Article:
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A Dictionary of the Older Scottish Tongue (up to 1700)

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First published 1990 (DOST Vol. VII).
This entry has not been updated since then but may contain minor corrections and revisions.

Ridge, n. [ME and e.m.E. rigge (c1380), etc., e.m.E. rydge (Malory), OE hrycg, of the same origin as Rig n., for which this is a late substitute from English.

1. A rig, in various senses of Rig n. II. Also attrib. 1662 Sel. Biog. I 204.
His neighbour … takes a butt, or half a ridge, and sayes it is a very small thing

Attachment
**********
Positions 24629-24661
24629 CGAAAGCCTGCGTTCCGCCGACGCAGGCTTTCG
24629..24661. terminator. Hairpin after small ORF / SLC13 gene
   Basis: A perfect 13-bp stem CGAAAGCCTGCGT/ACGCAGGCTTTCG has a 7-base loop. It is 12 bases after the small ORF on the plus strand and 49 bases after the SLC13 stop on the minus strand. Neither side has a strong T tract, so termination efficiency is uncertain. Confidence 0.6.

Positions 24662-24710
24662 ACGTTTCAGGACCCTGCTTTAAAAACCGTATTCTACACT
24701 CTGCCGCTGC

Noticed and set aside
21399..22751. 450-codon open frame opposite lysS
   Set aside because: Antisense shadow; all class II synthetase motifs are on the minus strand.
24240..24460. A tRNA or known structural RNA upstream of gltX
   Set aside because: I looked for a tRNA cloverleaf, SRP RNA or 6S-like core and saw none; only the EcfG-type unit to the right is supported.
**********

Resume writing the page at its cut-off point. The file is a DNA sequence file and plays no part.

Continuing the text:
1668 Kirkcudbr. Sheriff Ct. Deeds I 227.
The halff of the sauch yeard and ridge of the lint yeard adjacent therto
1670 Murray Lyon Hist. Lodge Edinb. 423.
Selling or buying of houses or ridges or yardes
attrib. 1679 Russell Account 428.
Being but a ridge length off the way
1683 Kirkcudbr. Sheriff Ct. Deeds II 161.
And the ridge sharing to be given doun all but one week of one hook

2. Part of an arrow.Cf. e.m.E. rig the shoulder of an arrow-head (once, 1545), etc. 1666 Peebles B. Rec. II 73.
The silver arrow which wants the ridge or fether and ane hanging pendicle

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"Ridge n.". Dictionary of the Scots Language. 2004. Scottish Language Dictionaries Ltd. Accessed 21 Feb 2024 <>



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